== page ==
Cabinet to Receive 6% Raise Amid Inflation and Interest Hikes

Prime Minister of Iceland Katrín Jakobsdóttir

Iceland’s government ministers and top officials are set to receive a 6-6.3% raise from July 1, RÚV reports. Union leaders and opposition MPs have called for the salaries to be frozen to show solidarity with the public, who is facing a cost-of-living crisis. Prime Minister Katrín Jakobsdóttir says there are no plans to reduce or stop the pay hikes to ministers, which are laid out in legislation.

Food prices in Iceland have risen sharply over the past few months, as the Central Bank has raised interest rates on mortgages and loans, putting many households in a tight spot. Union leaders have called on the government to respond with measures to help low-income families whose finances are strapped.

In light of the approaching salary hikes, the President of Iceland’s Confederation of Labour (ASÍ) has called on the government’s top officials to show responsibility by not accepting higher raises than workers received in the newly-negotiated collective agreements. The highest wage hikes among workers this year amount to ISK 66,000 per month [$475, €442].

“I very much understand the discontent within society because of this,” stated opposition MP Þorhildur Sunna Ævarsdóttir, member of the Pirate Party. “Especially because the message from those in power in this country have time and time again been that the public needs to accept poorer conditions and bear the costs due to inflation.”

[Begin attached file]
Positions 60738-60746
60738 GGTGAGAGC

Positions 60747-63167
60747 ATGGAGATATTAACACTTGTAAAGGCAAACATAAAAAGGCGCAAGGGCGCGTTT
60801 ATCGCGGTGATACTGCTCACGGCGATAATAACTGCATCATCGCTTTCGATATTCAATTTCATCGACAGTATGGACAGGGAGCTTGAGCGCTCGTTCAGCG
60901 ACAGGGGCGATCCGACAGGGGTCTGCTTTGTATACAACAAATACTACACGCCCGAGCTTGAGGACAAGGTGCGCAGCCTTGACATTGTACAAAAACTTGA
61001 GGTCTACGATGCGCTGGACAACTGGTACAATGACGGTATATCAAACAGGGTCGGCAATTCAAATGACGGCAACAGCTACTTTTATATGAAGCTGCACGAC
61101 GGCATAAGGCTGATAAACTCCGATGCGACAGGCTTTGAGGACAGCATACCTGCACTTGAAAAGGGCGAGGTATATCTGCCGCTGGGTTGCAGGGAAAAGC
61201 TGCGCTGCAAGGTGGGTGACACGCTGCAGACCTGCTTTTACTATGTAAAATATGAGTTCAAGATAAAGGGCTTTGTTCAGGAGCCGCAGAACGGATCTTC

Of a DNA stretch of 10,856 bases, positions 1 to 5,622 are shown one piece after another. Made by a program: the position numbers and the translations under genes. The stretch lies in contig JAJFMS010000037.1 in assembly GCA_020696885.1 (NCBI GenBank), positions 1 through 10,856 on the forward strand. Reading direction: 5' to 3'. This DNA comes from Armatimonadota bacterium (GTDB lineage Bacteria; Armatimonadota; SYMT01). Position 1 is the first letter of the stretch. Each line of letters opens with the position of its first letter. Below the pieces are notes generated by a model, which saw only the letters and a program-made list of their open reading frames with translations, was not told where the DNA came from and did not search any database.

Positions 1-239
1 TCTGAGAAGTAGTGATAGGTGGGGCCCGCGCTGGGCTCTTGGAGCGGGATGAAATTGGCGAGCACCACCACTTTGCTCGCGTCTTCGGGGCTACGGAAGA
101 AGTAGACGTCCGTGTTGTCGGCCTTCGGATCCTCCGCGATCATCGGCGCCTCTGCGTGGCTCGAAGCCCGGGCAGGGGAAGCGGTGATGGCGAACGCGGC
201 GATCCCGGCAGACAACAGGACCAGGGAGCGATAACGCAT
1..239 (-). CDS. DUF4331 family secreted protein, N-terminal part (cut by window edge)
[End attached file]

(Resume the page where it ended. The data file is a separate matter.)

Cancelling raises would require an amendment bill

Speaker of Alþingi Birgir Ármannsson has stated that legislation would need to be amended in order to stop or reduce the salary hikes. With Parliament set to recess for summer vacation on June 9, Birgir says it would be possible to amend the law, but only if there were broad agreement on the issue. No amendment bill has been introduced at this time.

Prime Minister Katrín Jakobsdóttir has stated there are no plans to cancel or reduce the raises and called the current legislation on raises for government officials an improvement from the previous arrangement. “I think that the legislation we have, which is based on ideas developed in a working group under my leadership at that time, I think it’s a good system,” Katrín told RÚV. “This system is transparent and it guarantees that we do not lead salary development, but follow the salary development of government employees. And it’s completely predictable, too, which it was not with the old system with the old wage council.”

Those who are set to receive a raise on July 1 according to the current legislation are Iceland’s President, government ministers, ministry secretaries, judges, public prosecutors, police commissioners, the state mediator, the governor of the Central Bank of Iceland, and members of parliament.

According to the legislation, the current salary of Iceland’s President is ISK 2,985,000 [$21,450, €20,000] per month. Members of Parliament receive a monthly salary of ISK 1,101,194 [$7,910, €7,375]. As Prime Minister, Katrín Jakobsdóttir currently receives a monthly salary of ISK 2,021,825 [$14,530, €13,540]. Recent figures from Statistics Iceland stated that the median income in the lowest income quintile was ISK 343,000 per month [$2,460, €2,300].